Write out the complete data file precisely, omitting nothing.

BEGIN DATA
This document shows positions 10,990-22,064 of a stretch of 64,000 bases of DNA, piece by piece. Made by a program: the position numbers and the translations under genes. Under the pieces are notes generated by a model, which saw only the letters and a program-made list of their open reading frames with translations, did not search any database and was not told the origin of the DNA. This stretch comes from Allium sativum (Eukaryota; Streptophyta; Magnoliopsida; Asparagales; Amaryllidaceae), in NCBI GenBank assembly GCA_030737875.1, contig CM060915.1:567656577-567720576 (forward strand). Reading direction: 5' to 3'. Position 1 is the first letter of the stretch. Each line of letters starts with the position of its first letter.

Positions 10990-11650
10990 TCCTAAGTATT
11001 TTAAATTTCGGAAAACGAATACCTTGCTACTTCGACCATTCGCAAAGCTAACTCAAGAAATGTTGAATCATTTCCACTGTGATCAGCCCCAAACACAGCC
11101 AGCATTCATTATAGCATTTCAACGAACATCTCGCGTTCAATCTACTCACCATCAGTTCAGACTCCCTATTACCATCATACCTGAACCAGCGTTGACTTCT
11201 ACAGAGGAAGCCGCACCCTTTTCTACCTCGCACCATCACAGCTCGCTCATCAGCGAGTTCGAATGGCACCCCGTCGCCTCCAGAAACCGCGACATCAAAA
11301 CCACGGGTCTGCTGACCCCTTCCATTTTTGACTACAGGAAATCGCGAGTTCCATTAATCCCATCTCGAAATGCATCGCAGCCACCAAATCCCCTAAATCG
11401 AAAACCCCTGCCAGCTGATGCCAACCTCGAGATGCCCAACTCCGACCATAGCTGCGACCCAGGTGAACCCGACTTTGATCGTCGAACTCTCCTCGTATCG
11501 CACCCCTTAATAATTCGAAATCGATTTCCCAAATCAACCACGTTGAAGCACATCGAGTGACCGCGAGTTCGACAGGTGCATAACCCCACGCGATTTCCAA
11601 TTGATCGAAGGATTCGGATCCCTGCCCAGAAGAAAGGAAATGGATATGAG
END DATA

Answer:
This document shows positions 10,990-22,064 of a stretch of 64,000 bases of DNA, piece by piece. Made by a program: the position numbers and the translations under genes. Under the pieces are notes generated by a model, which saw only the letters and a program-made list of their open reading frames with translations, did not search any database and was not told the origin of the DNA. This stretch comes from Allium sativum (Eukaryota; Streptophyta; Magnoliopsida; Asparagales; Amaryllidaceae), in NCBI GenBank assembly GCA_030737875.1, contig CM060915.1:567656577-567720576 (forward strand). Reading direction: 5' to 3'. Position 1 is the first letter of the stretch. Each line of letters starts with the position of its first letter.

Positions 10990-11650
10990 TCCTAAGTATT
11001 TTAAATTTCGGAAAACGAATACCTTGCTACTTCGACCATTCGCAAAGCTAACTCAAGAAATGTTGAATCATTTCCACTGTGATCAGCCCCAAACACAGCC
11101 AGCATTCATTATAGCATTTCAACGAACATCTCGCGTTCAATCTACTCACCATCAGTTCAGACTCCCTATTACCATCATACCTGAACCAGCGTTGACTTCT
11201 ACAGAGGAAGCCGCACCCTTTTCTACCTCGCACCATCACAGCTCGCTCATCAGCGAGTTCGAATGGCACCCCGTCGCCTCCAGAAACCGCGACATCAAAA
11301 CCACGGGTCTGCTGACCCCTTCCATTTTTGACTACAGGAAATCGCGAGTTCCATTAATCCCATCTCGAAATGCATCGCAGCCACCAAATCCCCTAAATCG
11401 AAAACCCCTGCCAGCTGATGCCAACCTCGAGATGCCCAACTCCGACCATAGCTGCGACCCAGGTGAACCCGACTTTGATCGTCGAACTCTCCTCGTATCG
11501 CACCCCTTAATAATTCGAAATCGATTTCCCAAATCAACCACGTTGAAGCACATCGAGTGACCGCGAGTTCGACAGGTGCATAACCCCACGCGATTTCCAA
11601 TTGATCGAAGGATTCGGATCCCTGCCCAGAAGAAAGGAAATGGATATGAG